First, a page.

published Monday, January 14th, 2013

Clearing the FOG: More communities tackling fat, oil and grease

Monitoring technician Dwayne Cales lifts a manhole cover on Shallowford Village Drive on Thursday. Part of the inspection process involves checking to see if there is grease in the downstream manhole.
Monitoring technician Dwayne Cales lifts a manhole cover on Shallowford Village Drive on Thursday. Part of the inspection process involves checking to see if there is grease in the downstream manhole.
Photo by Angela Lewis.

Chattanooga-area communities are clearing away the FOG — fats, oils and grease — from their sewer systems.

Jasper, Tenn., recently beefed up its regulations on how restaurants dispose of fats, oils and grease. New restaurants and some existing restaurants will need to install grease-trapping devices, sewage collection system operator Ray Moreland said.

"The state is pushing us to do it," Moreland said.

Fats, oils and grease can solidify and block municipal sewage systems.

Fort Oglethorpe Codes Enforcement Officer Jill Wynn remembers seeing that firsthand several years ago when sewers backed up in a neighborhood off Battlefield Parkway near a number of fast-food restaurants.

"It was full, completely full of grease," Wynn said. "It was hard as a rock. Stinked to high heaven. It was horrible."

Sewage overflows caused by such backups find their way into creeks, which typically results in a $1,000 fine against the city by the state.

Fort Oglethorpe City Manager Ron Goulart said restaurants' fats, oils and grease were the main offender behind sewer-line backups.

"That's probably the No. 1 killer, is grease," Goulart said.

Fort Oglethorpe restaurants were equipped with grease interceptors, underground storage tanks typically 1,000 to 1,500 gallons in size. But the interceptors weren't being cleaned out regularly and would overflow, city officials say.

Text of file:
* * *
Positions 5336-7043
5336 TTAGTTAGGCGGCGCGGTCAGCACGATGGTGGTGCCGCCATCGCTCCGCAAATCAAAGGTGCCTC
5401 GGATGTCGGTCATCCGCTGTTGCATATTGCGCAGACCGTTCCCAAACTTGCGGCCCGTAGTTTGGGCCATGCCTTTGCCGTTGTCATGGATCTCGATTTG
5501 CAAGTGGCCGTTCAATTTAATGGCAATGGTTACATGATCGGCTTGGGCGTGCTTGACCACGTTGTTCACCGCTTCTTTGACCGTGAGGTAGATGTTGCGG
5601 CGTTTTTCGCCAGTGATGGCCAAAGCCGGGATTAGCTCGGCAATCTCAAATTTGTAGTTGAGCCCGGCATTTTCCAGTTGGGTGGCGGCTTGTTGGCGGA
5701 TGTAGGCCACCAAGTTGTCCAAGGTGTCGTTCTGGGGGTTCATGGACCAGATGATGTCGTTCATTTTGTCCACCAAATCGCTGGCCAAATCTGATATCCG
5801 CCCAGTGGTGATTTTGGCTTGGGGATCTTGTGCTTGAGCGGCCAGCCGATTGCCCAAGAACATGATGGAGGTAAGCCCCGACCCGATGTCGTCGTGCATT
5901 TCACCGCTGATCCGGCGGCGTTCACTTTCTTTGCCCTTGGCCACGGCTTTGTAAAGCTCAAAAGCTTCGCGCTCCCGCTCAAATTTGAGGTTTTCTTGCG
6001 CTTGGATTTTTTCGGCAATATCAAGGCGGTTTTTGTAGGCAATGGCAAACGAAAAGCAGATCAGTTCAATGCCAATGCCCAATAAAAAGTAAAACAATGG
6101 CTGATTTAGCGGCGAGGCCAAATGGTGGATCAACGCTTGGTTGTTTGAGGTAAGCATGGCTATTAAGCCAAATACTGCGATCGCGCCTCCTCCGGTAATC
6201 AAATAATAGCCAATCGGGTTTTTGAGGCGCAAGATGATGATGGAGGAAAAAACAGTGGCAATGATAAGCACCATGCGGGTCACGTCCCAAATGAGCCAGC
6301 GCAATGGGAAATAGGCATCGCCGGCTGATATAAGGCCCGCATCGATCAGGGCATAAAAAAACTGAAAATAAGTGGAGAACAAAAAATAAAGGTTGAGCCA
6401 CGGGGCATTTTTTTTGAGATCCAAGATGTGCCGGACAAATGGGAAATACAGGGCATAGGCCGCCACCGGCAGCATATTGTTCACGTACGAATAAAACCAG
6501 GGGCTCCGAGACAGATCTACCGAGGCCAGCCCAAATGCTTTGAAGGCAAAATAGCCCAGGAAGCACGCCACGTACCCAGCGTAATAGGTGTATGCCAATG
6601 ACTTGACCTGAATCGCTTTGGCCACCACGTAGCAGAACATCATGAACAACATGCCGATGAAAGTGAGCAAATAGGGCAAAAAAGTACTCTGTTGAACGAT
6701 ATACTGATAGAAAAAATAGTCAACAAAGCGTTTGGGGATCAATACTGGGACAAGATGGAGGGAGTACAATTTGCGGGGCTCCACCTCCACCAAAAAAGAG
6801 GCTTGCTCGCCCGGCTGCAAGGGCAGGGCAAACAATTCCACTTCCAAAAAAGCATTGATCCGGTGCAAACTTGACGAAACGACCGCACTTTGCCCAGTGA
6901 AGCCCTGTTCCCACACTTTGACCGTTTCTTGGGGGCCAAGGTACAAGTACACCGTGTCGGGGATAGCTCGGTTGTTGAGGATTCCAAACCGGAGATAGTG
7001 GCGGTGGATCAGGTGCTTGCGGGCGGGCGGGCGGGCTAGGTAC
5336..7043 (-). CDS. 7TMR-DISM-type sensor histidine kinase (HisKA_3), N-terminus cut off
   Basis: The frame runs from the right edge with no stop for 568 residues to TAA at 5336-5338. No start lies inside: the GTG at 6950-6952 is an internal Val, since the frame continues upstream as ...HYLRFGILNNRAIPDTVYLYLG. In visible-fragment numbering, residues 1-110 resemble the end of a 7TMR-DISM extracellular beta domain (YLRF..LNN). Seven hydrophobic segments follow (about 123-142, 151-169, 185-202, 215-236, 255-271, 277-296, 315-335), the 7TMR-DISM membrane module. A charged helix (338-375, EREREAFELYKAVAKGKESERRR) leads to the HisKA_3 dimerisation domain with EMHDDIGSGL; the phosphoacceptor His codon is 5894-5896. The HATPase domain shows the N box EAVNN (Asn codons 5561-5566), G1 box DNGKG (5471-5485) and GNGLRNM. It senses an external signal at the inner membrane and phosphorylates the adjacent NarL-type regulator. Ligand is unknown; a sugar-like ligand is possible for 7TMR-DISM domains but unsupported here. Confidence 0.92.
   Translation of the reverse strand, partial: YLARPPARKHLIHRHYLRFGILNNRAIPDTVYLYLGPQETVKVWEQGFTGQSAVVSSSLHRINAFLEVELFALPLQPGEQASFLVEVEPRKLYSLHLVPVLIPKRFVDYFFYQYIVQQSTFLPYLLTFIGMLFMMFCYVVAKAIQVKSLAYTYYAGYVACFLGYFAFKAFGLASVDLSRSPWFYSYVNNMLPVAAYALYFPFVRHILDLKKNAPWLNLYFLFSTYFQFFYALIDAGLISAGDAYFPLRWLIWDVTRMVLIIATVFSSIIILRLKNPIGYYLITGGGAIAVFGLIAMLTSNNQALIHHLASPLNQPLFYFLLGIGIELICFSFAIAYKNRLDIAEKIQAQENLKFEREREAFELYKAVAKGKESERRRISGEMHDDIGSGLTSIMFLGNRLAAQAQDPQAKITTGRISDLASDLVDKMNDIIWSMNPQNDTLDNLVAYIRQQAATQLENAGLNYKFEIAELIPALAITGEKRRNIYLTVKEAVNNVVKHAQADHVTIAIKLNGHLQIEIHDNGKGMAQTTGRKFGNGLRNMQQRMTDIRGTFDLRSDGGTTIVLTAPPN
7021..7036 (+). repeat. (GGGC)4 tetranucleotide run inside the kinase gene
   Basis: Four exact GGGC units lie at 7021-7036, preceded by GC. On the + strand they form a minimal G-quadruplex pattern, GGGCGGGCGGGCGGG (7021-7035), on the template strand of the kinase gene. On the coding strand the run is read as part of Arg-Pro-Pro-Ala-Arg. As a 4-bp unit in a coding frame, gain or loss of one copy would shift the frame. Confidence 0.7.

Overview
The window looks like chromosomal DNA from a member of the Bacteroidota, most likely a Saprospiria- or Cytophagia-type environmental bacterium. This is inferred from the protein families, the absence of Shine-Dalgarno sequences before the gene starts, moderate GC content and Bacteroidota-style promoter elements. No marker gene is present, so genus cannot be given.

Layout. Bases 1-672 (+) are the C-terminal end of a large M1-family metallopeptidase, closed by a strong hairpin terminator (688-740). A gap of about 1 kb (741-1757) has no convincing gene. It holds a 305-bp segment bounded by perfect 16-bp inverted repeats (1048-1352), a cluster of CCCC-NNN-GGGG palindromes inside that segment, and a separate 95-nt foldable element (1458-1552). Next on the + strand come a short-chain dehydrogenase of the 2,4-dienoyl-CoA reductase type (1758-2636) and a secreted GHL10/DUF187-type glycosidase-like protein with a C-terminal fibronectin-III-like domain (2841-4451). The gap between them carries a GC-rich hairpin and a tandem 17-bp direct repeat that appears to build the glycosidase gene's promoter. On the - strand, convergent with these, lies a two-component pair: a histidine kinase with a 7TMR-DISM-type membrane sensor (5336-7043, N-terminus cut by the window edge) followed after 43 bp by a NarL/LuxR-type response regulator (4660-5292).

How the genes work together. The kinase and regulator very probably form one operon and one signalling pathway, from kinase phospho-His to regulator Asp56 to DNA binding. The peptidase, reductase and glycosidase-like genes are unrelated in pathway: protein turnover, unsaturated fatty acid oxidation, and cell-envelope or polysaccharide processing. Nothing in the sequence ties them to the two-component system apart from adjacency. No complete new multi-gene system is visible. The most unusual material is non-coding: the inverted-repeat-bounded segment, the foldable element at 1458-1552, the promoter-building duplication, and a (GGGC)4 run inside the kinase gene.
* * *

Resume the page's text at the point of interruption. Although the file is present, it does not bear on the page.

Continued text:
So the city adopted a FOG ordinance in 2008 under which city employees regularly inspect grease interceptors and require restaurants to keep records showing that they've been cleaned out.

"We've never had to fine anyone," Wynn said.

Instead, the city's been able to keep restaurants in line by asking them to clean the traps, she said.

"The way we've handled it is [saying], 'This needs to be pumped immediately,'" she said.

Fort Oglethorpe's director of public works, Phil Parker, said the ordinance has helped reduce sewage backups.

"It has improved," he said. "We'll never get to perfect."

"If grease is something we can get a handle on, that's one less thing to cause us grief," Parker said.

Chattanooga adopted a FOG ordinance about six years ago, and now has two full-time employees whose job is to inspect grease interceptors and smaller, under-sink grease traps at some 1,200 food service facilities around the city, said sewage pretreatment supervisor Rick Tate.

"It has made a difference," Tate said. "I think most of the satellite communities have patterned their [FOG programs] after ours."

about Tim Omarzu...

Tim Omarzu covers Catoosa and Walker counties for the Times Free Press. Omarzu is a longtime journalist who has worked as a reporter and editor at daily and weekly newspapers in Michigan, Nevada and California. Stories he's covered include crime in blighted parts of metro Detroit and Reno, Nev.; environmental activists tree-sitting in California's Sierra Nevada foothills; attempts by the Michigan Militia to take over a township¹s government in northern Michigan. A native of Michigan, ...

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